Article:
2002 — After Enron, WorldCom and Tyco International used accounting treatments that damaged their portfolio, the US Securities and Exchange Commission developed the Sarbanes-Oxley Act to prevent any repeat of this tragedy. The first sentence of the bill states, “To comply with securities laws to improve the accuracy and reliability of company disclosures, thereby protecting investors and other purposes.” The bill provided stricter compliance requirements and broader considerations regarding the various IT risk faced by companies listed in the US.
2010 — Due to the 2008 financial crisis, on July 21, 2010, Obama signed the Dodd-Frank Wall Street Reform and Consumer Protection Act to protect investor’s interests, authorize the stock exchange to specify the exchange information disclosure principles, reform the asset-backed securitization process, and reform the executive’s salary system. The bill adopted a series of measures to change the existing regulatory structure, such as merging and revoking one part of the regulatory body while setting up a new regulatory body. After the financial crisis, the United States increased its enforcement of financial institutions and handled a large number of cases with fines exceeding $10 million.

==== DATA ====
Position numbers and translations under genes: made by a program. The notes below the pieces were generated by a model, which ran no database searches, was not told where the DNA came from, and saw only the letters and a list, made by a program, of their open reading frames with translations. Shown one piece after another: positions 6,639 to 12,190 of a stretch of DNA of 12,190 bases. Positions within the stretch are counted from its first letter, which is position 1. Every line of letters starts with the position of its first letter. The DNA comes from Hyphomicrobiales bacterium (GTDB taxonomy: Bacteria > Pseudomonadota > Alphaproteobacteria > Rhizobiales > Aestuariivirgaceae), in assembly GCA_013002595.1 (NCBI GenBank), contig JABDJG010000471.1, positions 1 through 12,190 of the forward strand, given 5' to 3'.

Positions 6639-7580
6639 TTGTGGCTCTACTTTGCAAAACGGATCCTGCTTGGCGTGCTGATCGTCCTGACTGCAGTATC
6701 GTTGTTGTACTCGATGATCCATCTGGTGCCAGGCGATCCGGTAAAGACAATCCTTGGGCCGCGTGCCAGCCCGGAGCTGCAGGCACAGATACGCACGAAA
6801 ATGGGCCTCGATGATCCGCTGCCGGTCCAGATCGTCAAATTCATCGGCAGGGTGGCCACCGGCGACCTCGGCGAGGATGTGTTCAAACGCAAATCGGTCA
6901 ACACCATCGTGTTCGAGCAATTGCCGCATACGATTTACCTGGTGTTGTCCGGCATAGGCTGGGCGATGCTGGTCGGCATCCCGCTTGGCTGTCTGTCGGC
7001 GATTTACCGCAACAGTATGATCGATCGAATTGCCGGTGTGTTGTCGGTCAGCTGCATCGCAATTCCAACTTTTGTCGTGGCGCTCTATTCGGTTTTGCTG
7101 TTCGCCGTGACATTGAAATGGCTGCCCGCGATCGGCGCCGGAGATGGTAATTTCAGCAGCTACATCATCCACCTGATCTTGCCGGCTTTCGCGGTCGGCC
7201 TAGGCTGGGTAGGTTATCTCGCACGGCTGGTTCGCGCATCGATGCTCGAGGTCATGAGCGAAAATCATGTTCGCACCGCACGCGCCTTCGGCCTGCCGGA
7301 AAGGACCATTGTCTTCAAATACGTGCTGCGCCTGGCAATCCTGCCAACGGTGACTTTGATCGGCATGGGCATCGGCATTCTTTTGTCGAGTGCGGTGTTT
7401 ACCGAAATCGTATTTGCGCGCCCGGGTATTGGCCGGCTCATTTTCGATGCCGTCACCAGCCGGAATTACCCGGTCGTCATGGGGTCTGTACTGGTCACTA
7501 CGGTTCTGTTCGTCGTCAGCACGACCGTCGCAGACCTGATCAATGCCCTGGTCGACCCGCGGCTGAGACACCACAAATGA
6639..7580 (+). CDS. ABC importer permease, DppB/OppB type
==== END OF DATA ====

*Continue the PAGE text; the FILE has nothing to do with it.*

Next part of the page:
Although the US Securities and Exchange Commission has always been an extremely important institution for protecting investors, there is concern that its power and pursuit of stricter regulation will cause damage to the market. Critics often claim that increased regulations will curb economic development and hinder innovation. In his new book Thank you for being late, Thomas Friedman states.

“Now, it takes 10–15 years to understand a new technology and develop regulatory measures, but the new technology will be updated every 5–7 years. What should we do? This is a problem currently faced in many areas of the market.”

The SEC, which has been behind the market for a few months, recently added a few new regulatory actions: